There are other Declines. Unless my memory is playing tricks on me, they used to offer a broad range of candies in the trick or treating: gummies, hard candy, and brand-name chocolates. Now, you are hard-pressed indeed to find brand-name chocolates. We got a lot of candy on our visit; as a wild guess, I'd say 300 pieces of candy? And in that pile, there were four of the miniature-sized 100,000 Grand chocolate bars, three mini Nestle Crunch bars, and one mini Butterfinger (there were twelve boxes of raisins). That's it for the chocolate bars.

Everything else was non-chocolate, with most of it being hard or chewy candy, and some taffy and the occasional box of raisins thrown in. It kind of felt like they opted to purchase and distribute the cheapest candy they could. That would be excusable if they were giving away candy for free on a regular day, but we paid quite a bit of money for these tickets. And is it my faulty memory, or didn't they used to give away full-sized chocolate bars at the Main Entrance, as you exit? This year, they had just the same candy as inside the park.


Our pile of candy, photographed literally as dumped on the floor (no hiding
of recognizable brands). This is, by and large, what you can expect.

What other Declines by Degrees might exist are pretty minimal. The Ghost Mickey balloon (is it a balloon? I'm not sure) that towers over a photo location each year used to be illuminated from within. This year, it was lit up by external lights. It's a small thing, I know. But that's exactly the point (and the problem) with the Declining by Degrees. Those small things add up, even if subconsciously.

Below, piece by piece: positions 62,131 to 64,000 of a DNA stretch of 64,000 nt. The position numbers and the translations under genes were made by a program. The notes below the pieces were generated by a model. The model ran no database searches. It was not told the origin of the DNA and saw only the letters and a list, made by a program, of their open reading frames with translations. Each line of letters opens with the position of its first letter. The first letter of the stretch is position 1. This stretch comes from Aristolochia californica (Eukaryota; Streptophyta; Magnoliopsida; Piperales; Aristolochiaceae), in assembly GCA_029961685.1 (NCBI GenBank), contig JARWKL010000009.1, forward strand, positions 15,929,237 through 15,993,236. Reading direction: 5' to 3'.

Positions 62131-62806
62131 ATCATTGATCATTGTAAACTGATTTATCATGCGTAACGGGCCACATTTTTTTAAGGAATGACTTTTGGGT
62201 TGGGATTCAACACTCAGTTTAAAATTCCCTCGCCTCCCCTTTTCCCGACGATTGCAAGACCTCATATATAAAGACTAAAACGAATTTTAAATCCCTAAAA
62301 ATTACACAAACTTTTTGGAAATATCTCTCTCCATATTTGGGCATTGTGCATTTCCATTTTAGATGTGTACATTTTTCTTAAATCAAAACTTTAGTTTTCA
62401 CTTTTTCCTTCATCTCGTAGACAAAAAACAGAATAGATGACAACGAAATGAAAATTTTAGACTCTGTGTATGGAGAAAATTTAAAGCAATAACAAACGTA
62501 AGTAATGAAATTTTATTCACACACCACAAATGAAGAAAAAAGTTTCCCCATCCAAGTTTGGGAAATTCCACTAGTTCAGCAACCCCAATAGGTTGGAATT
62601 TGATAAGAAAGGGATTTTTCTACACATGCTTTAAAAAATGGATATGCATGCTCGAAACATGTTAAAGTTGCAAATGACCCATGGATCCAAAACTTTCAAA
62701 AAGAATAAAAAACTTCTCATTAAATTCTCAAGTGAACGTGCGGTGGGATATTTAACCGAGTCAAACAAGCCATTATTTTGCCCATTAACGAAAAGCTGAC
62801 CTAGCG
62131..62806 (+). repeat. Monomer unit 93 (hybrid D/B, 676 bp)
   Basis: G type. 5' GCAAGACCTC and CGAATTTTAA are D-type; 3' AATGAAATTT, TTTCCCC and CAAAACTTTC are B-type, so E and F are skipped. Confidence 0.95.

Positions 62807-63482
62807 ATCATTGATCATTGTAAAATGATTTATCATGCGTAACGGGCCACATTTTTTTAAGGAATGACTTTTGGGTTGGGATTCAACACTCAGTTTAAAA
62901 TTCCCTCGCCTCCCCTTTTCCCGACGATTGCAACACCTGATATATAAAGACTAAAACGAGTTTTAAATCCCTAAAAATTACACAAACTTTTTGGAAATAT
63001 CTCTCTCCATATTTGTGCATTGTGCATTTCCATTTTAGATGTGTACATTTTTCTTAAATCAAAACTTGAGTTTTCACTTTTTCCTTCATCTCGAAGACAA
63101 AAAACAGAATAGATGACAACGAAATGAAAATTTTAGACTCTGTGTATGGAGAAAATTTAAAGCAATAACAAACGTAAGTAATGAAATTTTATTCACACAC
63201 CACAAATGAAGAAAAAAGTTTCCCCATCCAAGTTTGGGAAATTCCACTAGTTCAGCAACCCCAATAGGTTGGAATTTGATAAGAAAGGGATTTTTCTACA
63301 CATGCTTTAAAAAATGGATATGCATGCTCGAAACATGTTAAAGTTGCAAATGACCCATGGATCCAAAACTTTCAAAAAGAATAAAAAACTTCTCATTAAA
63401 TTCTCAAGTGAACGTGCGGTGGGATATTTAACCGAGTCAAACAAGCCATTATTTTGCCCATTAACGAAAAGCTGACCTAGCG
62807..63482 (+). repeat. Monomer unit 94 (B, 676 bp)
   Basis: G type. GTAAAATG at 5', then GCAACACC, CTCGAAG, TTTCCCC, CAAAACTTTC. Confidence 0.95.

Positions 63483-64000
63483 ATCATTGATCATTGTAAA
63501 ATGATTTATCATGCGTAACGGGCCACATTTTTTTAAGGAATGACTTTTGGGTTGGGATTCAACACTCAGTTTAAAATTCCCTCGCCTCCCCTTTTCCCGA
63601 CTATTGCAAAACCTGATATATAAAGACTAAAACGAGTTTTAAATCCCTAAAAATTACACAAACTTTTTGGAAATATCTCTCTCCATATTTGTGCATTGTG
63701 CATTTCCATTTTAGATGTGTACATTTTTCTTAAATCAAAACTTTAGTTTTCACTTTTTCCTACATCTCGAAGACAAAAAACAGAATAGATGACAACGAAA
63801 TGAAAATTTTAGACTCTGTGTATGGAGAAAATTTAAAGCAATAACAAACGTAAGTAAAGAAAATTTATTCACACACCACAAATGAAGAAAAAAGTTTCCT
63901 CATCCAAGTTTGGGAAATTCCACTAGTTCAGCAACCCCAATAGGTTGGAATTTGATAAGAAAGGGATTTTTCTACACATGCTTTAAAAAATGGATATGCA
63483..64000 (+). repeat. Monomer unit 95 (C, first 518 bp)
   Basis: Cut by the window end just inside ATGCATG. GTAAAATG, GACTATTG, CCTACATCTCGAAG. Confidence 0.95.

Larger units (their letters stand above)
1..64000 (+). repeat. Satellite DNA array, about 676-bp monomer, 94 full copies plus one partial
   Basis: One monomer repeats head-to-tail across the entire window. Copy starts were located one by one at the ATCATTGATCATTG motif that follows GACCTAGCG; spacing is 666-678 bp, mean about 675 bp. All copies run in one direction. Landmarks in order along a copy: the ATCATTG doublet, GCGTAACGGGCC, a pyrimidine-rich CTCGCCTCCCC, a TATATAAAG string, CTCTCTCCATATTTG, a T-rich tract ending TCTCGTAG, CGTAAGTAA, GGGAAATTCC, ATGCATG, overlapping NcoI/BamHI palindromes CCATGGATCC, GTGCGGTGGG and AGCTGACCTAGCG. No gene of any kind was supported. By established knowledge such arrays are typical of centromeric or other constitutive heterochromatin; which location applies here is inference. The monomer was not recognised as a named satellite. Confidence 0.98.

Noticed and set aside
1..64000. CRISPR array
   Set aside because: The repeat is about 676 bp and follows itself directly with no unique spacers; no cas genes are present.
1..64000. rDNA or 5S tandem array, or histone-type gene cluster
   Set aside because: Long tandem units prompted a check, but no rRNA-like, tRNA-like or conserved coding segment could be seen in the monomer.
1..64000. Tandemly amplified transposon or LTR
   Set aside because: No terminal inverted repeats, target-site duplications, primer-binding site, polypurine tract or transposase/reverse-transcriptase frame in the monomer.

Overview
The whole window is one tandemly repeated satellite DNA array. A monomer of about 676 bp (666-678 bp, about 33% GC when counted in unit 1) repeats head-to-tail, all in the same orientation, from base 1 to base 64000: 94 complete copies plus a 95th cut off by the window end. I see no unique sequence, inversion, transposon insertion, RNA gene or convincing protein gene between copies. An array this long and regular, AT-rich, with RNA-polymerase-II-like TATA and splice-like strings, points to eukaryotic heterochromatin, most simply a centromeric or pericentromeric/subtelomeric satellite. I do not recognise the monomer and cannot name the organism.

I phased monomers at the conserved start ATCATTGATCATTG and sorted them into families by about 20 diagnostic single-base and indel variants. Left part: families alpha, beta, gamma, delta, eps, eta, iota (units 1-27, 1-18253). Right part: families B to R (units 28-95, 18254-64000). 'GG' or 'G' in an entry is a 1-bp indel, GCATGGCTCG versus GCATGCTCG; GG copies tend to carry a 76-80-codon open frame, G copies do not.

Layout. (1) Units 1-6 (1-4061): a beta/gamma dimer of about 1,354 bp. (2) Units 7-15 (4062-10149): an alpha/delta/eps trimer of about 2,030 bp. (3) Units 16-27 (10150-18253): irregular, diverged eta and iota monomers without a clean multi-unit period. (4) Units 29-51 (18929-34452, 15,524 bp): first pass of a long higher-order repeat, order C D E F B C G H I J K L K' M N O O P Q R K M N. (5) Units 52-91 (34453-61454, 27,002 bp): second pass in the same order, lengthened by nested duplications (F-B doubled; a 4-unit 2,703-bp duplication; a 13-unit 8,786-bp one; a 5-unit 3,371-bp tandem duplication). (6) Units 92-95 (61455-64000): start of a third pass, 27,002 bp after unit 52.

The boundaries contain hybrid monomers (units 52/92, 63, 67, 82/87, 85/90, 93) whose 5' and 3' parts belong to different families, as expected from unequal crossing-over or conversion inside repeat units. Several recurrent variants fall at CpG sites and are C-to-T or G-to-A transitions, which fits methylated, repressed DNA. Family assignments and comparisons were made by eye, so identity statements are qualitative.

Ghost Mickey is no longer illuminated from within. It makes
a bigger difference in person than can be discerned in photos.

I was greatly bothered by the malfunctioning of the lights along Tomorrowland on our visit on September 18. They erect special bright white lights just for this event that race and pulse down the TTA walkway and add a visual dynamic to Tomorrowland that I simply adore. On our visit, 80% of both sides of the lights were turned off. Only the last 20% or so were turned on. My first thought was annoyance, and my second thought was a rationalization that perhaps something happened to go wrong tonight and customer forbearance is called for. But then I realized that I had paid extra to be in the MK tonight, and "paying extra" is supposed to translate into "extra" experiences – the lights are part of that. If they'd issued a partial refund for the event only being partially as magical as it's supposed, that would be different. Absent the refund though, it really is a Decline, even if a small one.